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It is only healthy when the whole community is formed in the mirror of the human soul, and in the community lives the strength of the individual soul."


Rudolf Steiner


What is Waldorf education?

Waldorf education  is a unique and distinctive form of education for children, practiced in Waldorf schools worldwide. Waldorf schools currently form the largest independent chain of schools in the world, e probably a that has grown most rapidly in recent years.

There is no centralized structure that “commands” all Waldorf schools in the world. Each is administered independently. But there are associations that provide resources, publish materials, sponsor conferences and promote the movement.


Why Is Waldorf Education  Different?

If it were possible to sum it up in one sentence, we would say that “our highest commitment must be to develop human beings capable of, by themselves, giving meaning and direction to their lives”.


The main goal of a Waldorf  school is to develop the child's “head, heart and hands” through a curriculum that balances school activities.


This curriculum includes music (recorder, alto, orchestra and choir); arts (watercolor, carpentry, modeling and sculpture in clay, drawing in black and white and perspective, photography, batik, stamping, mosaic, knitting, crochet, weaving and tapestry) as well as subjects such as: gardening, agricultural techniques and horticulture.

Through this methodology, teachers seek to awaken a taste for learning, making it a non-competitive activity.

What is the origin of Waldorf Education?

In 1919, in Stuttgart, Germany, Rudolf Steiner – an Austrian philosopher, scientist and artist – was invited by Emil Molt, the owner of the Waldorf-Astoria cigarette factory , for a series of talks for workers in his factory.


As a result, workers asked Steiner to found and run a school for their children. Emil Molt, supported and financed the realization of the idea. Steiner agreed, but – to do so – placed 4 conditions: the first was that the school would be open, without distinction, to all children; the second that the school should be co-educational; it should also be a school with a unified 12-year curriculum and, lastly, that the school's teachers should also be the directors and administrators of the school.

How many Waldorf Schools are there in the world today?

There are currently over 700 Waldorf Schools in 32 countries. But the network of Waldorf Schools is currently the fastest growing.

*We have a booklet at the School Office with the addresses of all the Waldorf Schools in the world.


What is the philosophy behind Waldorf Education?

In accordance with his philosophy, called Antroposophy, Rudolf Steiner  outlined a curriculum that had the stages of child development as a background.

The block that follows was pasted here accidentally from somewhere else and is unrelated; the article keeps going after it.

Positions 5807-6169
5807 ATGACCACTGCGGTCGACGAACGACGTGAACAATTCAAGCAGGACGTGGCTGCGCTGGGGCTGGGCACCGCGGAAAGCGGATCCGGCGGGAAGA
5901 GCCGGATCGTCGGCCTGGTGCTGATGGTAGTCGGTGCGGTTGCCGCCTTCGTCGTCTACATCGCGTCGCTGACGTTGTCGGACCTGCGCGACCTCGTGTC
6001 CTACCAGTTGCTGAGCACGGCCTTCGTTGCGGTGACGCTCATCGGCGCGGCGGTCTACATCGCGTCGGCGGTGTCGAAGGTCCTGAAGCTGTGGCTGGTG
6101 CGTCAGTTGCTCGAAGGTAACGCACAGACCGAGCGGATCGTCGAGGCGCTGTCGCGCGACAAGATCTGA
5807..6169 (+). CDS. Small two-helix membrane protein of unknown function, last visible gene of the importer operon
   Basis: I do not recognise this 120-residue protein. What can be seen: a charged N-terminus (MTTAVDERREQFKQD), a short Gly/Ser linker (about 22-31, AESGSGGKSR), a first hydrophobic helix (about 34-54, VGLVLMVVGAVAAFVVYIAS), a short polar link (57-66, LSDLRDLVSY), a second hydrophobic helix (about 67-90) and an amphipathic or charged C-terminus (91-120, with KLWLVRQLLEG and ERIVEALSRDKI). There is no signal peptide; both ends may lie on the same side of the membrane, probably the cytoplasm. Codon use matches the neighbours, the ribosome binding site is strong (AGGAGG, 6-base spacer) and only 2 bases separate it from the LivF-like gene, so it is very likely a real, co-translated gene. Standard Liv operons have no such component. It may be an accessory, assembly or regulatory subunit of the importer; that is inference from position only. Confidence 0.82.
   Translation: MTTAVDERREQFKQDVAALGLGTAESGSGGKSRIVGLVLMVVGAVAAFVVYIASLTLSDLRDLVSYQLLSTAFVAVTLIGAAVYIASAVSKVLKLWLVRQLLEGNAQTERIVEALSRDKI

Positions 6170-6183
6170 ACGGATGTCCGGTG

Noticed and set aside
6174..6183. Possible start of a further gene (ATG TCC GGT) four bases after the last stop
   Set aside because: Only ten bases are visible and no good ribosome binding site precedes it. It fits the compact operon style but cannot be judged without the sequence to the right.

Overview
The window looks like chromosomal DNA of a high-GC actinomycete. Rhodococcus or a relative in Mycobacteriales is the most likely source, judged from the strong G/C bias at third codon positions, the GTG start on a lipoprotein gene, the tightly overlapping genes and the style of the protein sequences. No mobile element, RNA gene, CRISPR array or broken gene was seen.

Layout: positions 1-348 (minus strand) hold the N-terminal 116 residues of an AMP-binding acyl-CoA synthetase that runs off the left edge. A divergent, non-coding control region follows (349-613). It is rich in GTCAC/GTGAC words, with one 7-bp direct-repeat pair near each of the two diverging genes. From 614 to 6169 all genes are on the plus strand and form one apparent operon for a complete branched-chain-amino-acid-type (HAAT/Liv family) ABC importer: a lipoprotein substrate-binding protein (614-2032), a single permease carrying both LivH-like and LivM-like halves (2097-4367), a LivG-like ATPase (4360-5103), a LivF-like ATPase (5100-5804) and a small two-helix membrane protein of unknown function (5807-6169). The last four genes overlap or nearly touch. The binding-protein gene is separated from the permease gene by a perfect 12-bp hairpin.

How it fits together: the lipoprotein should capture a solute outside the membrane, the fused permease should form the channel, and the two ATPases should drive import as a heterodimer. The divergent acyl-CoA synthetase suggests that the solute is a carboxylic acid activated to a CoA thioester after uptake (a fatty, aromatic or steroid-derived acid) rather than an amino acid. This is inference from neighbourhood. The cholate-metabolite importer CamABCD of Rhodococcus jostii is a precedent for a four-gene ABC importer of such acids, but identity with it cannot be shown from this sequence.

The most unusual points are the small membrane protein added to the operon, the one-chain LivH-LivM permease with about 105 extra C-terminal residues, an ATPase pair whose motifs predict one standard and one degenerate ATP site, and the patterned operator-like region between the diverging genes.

He thought that the role of the School was to provide for the needs of children, not to meet needs imposed by a Government or economic forces.

Does it have anything to do with religion?

Not in the way that a “religious” school is commonly understood. Although it has Christian foundations, no particular religious doctrine  is defended or taught.
Throughout the year, festivals such as Easter, São João, São Miguel, Christmas and Spring Week are celebrated. They aim mainly at awakening in children values and feelings of understanding, admiration and reverence for the beauty of life and nature.
These and other parties, according to Waldorf Education thinking, serve to reconnect or connect humanity with the rhythms of nature and the cosmos.
These parties have origins in the most ancient cultures, and are an art form.

They are filled with the joy and enthusiasm of children, both in preparation and in celebration.

How does Waldorf education deal with struggling children?

Waldorf schools are reluctant to “classify” children with terms such as: “slow”, “aggressive” or “problematic”.


A child who has problems in one area – be it cognitive, emotional or physical – will usually have good and positive aspects to be highlighted. That is: in parallel with dealing with the particularity to be worked on, what is best about it must be revealed.


It is the teacher's task to try to deal with this whole of the child, thus seeking a balance between their difficulties and aptitudes.

Why do Waldorf schools recommend that children not watch too much TV?

The reason for this has as much to do with the physical effects that TV can have on a developing child, as with the content of most programming – including children's – presented on television.

Waldorf education believes that TV can hinder or seriously impede the development of imagination in children - and imagination, within the Waldorf vision, is the main faculty for an individual's healthy development. Likewise, the use of computers, especially video games, is not recommended for young children.

It is important to say that Waldorf teachers are not alone in this questioning and posture. A number of articles, books and studies on the harmful effects of TV and computer use on children have been published in recent years.

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